|MELZER, M. - University Of Hawaii|
|SUGANO, J. - University Of Hawaii|
|CABANAS, D. - University Of Hawaii|
|DEY, K. - University Of Hawaii|
|KANDOUH, B. - University Of Hawaii|
|MAURO, D. - University Of Hawaii|
|RUSHANAEDY, I. - University Of Hawaii|
|SRIVASTAVA, S. - University Of Hawaii|
|WATANABE, S. - University Of Hawaii|
|BORTH, W. - University Of Hawaii|
|TRIPATHI, S. - University Of Hawaii|
|Matsumoto Brower, Tracie|
|HU, J. - University Of Hawaii|
Submitted to: Plant Disease
Publication Type: Peer Reviewed Journal
Publication Acceptance Date: 3/30/2012
Publication Date: 6/1/2012
Citation: Melzer, M.J., J.S. Sugano, D. Cabanas, K.K. Dey, B. Kandouh, D. Mauro, I. Rushanaedy, S. Srivastava, S. Watanabe, W.B. Borth, S. Tripathi, T. Matsumoto, L. Keith, D. Gonsalves, J.S. Hu. 2012. First report of Pepper mottle virus infecting tomato in Hawaii. Plant Dis. 96(6):917.
Interpretive Summary: This is the first report of Pepper mottle virus in Hawaii, and to the best of our knowledge, the first report of this virus naturally infecting tomato in the USA. The virus was confirmed using two different assay methods of sequencing the nucleic acid of the virus product and by using an antibody detection methods specific for the virus. Although plant growth was not noticeably impaired by Pepper mottle virus infection, the majority of fruit from infected plants was unsaleable, making Pepper mottle virus a considerable hindrance to tomato production in Hawaii.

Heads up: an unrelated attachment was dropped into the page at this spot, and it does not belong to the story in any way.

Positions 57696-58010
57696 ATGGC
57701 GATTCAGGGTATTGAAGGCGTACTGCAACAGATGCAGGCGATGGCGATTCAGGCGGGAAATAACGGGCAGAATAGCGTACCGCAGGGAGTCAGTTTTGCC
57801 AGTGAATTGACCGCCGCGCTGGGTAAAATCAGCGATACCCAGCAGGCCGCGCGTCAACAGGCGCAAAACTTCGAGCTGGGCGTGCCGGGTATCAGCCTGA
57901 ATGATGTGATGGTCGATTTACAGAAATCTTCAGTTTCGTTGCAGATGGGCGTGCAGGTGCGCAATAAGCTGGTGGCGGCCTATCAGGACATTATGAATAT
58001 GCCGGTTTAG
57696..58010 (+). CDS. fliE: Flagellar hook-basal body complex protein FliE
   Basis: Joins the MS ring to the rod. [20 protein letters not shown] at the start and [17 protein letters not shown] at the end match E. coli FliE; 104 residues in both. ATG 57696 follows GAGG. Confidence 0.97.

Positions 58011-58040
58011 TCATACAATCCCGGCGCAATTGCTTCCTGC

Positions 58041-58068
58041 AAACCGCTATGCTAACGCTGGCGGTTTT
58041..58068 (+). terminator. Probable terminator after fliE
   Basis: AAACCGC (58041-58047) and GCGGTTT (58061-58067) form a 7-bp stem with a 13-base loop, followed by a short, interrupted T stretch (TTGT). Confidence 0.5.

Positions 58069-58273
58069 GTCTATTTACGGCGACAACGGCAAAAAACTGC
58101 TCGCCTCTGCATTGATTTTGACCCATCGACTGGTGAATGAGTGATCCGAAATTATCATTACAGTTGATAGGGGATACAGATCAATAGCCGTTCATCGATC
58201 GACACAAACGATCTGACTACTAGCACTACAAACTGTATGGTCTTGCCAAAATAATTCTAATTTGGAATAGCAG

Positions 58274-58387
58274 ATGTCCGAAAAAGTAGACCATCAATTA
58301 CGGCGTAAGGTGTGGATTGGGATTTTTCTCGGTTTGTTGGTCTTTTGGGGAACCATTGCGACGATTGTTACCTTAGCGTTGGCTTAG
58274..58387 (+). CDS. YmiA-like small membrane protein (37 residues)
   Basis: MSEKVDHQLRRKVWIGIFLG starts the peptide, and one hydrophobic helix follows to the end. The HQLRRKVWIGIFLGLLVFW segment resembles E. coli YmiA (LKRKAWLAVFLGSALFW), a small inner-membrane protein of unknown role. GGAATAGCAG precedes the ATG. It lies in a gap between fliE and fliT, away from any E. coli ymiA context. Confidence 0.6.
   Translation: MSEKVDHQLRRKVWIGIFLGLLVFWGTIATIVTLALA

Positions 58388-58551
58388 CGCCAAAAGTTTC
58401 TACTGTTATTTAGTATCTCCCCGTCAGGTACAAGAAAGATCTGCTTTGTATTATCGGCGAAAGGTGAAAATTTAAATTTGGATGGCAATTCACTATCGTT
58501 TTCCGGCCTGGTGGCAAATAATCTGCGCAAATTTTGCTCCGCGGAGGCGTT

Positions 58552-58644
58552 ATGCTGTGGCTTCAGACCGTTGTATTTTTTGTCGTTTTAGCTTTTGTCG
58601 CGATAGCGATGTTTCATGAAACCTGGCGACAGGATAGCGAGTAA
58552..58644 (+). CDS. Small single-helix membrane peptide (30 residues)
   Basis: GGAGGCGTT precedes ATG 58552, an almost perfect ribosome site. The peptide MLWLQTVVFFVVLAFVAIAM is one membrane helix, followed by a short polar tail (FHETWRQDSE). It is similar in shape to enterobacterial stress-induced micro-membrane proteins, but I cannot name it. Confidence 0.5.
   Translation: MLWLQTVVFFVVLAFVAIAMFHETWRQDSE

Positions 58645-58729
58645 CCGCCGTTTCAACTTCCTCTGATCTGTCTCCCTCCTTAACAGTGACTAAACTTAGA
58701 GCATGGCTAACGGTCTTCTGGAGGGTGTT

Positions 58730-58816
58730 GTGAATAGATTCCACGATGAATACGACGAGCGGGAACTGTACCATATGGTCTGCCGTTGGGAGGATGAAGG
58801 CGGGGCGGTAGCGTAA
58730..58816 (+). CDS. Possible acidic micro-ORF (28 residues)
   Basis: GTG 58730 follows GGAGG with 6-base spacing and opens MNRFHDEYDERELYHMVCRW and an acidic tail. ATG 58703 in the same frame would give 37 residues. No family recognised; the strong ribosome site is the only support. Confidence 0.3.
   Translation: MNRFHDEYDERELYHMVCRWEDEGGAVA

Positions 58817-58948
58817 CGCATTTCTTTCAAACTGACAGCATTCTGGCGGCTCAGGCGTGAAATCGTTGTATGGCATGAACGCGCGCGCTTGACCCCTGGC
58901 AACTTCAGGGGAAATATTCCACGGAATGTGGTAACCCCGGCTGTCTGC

Technical Abstract: In August 2011, tomato (Solanum lycopersicum L.) fruit from a University of Hawaii field trial evaluating varietal resistance to Tomato spotted wilt virus (TSWV) and Tomato yellow leaf curl virus (TYLCV) displayed mottling symptoms similar to that caused by TSWV or other tospoviruses. The foliage from affected plants, however, did not display typical symptoms caused by TSWV and was negative for TSWV using a double antibody sandwich enzyme-linked immunosorbent assay (DAS-ELISA) and TSWV immunostrips (AgDia, Elkhart, IN) when performed following the manufacturer’s instructions. A reverse-transcription PCR assay using universal tospovirus primers TsMCR2 and 3’T12 (1) amplified a ~550 bp product from the total RNA isolated from symptomatic plants but not healthy plants. This product was larger than the expected product size (350-450 bp) for a tospovirus (1). Surprisingly, following primer sequence trimming, the 517 bp amplification product was found to be 92 to 99% identical to nucleotide positions 4363 to 4879 of Pepper mottle virus (PepMoV; family Potyviridae, genus Potyvirus) sequence accessions in GenBank. To confirm the presence of PepMoV in these samples, the total RNA from a symptomatic and an asymptomatic plant was isolated using a RNeasy® Plant Mini Kit (Qiagen, Valencia, CA) and reverse transcribed using Invitrogen SuperScript® III reverse transcriptase (Life Technologies, Grand Island, NY) and primer 900 [5’-CACTCCCTATTATCCAGG(T)16-3’] following the enzyme manufacturer’s directions. The cDNA was then used as template in a universal potyvirus PCR assay using primers 900 and Sprimer as described (2). A ~1700 bp product was amplified from the cDNA of the symptomatic but not the asymptomatic plant. This product was cloned using pGEM-T Easy (Promega, Madison, WI) and three clones were sequenced at the University of Hawaii’s Advanced Studies in Genomics, Proteomics, and Bioinformatics laboratory. The consensus sequence of the three clones was deposited in GenBank (accession JQ429788) and found to be 96 to 97% identical to positions 7917 through 9640 of other PepMoV accessions in the database. To determine the incidence of PepMoV in the field trial, after 10 weeks in the ground all 292 plants representing 14 tomato varieties were assayed for the virus using a PepMoV-specific DAS-ELISA (AgDia) following the manufacturer’s directions. Plants were considered positive if their mean absorbance at 405nm was greater than the mean absorbance + 3 standard deviations + 10% of the negative control samples. The virus incidence ranged from 4.8 to 47.6% for the different varieties, with an overall incidence of 19.9%. Although plant growth was not noticeably impaired by PepMoV infection, the majority of fruit from infected plants was unsaleable, making PepMoV a considerable hindrance to tomato production in Hawaii. PepMoV has been reported to naturally infect tomato in Honduras (3) and South Korea (4). This is the first report of this virus in Hawaii, and to the best of our knowledge, the first report of this virus naturally infecting tomato in the USA.